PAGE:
All those in Bangladesh reeling under a perverse feeling or those who are deriving sadistic pleasure in Chinese border aggression against India on June 15 must be reminded that China's contribution to Bangladesh's liberation struggle was nought. It vetoed the resolution in the UN siding with Pakistan. Also, it recognised Bangladesh only in 1975 and more significantly within two weeks of Sheikh Mujib's assassination. Isn't it testimony enough that China is not a friend of Bangladesh? It's common sense to safely assume that China is trying to take advantage of the developments to expand its footprint. It's also, by default, playing the Pakistan card. Government of Bangladesh is not naive to ignore such overtures. But, a muted response can only give rise to misconceptions. This is helping no one except anti-India and pro-Pakistan lobbies in Bangladesh.
In the meantime, there are allegations by certain sections in the Bangladesh polity that Prime Minister Hasina is increasingly becoming complacent in her governance. She is perhaps overconfident with an uninterrupted rule for ten years with no political opposition whatsoever in sight to challenge her. If true, that's a discouraging sign.
Charges are also afoot, with many sycophants in the Government and in the ruling Awami League (AL) party, having gained proximity to Hasina while holding an unfavourable view of a robust friendship with India.
To keep Bangladesh constructively engaged, India is also needed to embark on certain proactive measures. The Indo Bangladesh Friendship society in Dhaka seems to be less active. Ex-students of Bangladesh whose alma maters have been various educational institutions in India can be encouraged to form associations, meeting at regular intervals chiefly to keep the India factor alive. Their presence and experiences can be harnessed by the Indian High Commission in Dhaka and its consulates in Chittagong and Rajshahi. It will also help in diluting the rising influence of the communal powers. Similarly, for Indian scholarships to Bangladesh students, small-time districts should also be considered for wider representation.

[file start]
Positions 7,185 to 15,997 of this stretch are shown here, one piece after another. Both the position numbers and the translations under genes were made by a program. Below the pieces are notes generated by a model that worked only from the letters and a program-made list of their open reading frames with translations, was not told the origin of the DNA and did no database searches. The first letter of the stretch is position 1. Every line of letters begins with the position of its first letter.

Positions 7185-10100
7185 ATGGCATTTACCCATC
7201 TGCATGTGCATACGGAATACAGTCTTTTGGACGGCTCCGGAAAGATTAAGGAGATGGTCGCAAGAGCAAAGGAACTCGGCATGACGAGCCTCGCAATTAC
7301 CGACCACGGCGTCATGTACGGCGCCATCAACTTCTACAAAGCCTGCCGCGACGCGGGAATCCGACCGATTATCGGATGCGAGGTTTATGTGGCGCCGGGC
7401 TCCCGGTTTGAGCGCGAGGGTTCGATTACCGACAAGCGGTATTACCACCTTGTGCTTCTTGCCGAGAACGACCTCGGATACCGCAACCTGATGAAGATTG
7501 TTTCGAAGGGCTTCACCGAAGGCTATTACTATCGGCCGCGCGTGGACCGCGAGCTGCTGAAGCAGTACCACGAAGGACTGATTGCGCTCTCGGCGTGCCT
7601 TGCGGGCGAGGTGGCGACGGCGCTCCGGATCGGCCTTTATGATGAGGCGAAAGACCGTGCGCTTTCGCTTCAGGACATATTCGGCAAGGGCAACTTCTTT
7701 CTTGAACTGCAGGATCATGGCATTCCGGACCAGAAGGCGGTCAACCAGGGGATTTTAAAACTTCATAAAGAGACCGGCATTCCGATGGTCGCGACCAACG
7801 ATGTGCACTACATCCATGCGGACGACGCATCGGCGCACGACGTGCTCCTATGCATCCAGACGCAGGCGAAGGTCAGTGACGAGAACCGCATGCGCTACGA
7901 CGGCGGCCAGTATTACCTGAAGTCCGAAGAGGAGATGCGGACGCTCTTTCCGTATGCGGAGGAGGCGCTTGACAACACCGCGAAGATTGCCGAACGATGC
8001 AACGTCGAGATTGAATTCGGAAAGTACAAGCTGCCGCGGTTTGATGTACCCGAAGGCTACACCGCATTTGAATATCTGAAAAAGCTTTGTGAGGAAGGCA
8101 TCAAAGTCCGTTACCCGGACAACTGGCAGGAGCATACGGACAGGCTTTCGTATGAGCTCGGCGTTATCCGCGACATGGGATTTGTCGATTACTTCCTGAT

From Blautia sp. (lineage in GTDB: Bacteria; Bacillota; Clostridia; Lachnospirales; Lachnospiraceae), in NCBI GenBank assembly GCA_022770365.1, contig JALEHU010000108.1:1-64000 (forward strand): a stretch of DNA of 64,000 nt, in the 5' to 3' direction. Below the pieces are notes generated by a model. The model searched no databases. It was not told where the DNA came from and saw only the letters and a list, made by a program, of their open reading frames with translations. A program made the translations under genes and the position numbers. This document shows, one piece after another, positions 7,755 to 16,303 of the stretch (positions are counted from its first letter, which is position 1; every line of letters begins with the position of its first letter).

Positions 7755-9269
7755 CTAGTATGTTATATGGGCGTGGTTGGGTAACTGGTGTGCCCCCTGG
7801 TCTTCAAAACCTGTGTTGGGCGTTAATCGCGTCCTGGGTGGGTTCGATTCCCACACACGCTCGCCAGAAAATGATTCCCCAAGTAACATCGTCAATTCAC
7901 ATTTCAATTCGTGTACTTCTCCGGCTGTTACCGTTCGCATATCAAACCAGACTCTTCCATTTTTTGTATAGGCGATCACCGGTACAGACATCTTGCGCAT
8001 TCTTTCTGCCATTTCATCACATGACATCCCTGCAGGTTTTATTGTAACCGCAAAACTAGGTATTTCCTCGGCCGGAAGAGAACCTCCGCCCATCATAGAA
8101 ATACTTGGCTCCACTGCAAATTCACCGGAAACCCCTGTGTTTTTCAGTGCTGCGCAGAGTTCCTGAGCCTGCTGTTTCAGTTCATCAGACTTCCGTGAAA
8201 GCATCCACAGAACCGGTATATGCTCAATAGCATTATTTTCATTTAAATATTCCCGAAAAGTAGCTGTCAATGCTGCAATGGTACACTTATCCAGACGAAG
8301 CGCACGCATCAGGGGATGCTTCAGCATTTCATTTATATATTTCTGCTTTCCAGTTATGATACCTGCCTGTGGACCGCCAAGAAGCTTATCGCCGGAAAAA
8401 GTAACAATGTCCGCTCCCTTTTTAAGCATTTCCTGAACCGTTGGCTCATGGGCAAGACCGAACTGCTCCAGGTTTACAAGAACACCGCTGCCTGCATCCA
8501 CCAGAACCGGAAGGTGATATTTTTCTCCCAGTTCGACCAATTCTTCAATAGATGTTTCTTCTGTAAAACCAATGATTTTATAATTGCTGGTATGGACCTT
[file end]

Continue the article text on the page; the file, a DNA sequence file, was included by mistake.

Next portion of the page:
It must be remembered that for lasting Indo-BD relations, it should not be left to the respective governments alone. civil rights' groups, various associations etc., must be galvanised to ensure that the relations are not spoiled by the media by overplaying incidents like Shringla visit or by the interested entities. Media management by both sides should have a professional approach, with subtle state support for an optimal result.
It's also for consideration if India, in the near future, posts a High Commissioner to Dhaka, carrying sufficient seniority and a good Bangladesh background to handle things with professional acumen. Even a mature Bengali knowing politician could be a possibility to fill the slot. That is likely to increase the comfort level of Dhaka. The time is ripe now and the upcoming Mujib centenary celebration is the best opportunity to further cement ties. Still, all is not lost as it is made out to be.
The writer is a retired IPS officer, a security analyst, has served in Bangladesh and a former National Security Advisor to the Prime Minister of Mauritius. Views expressed are personal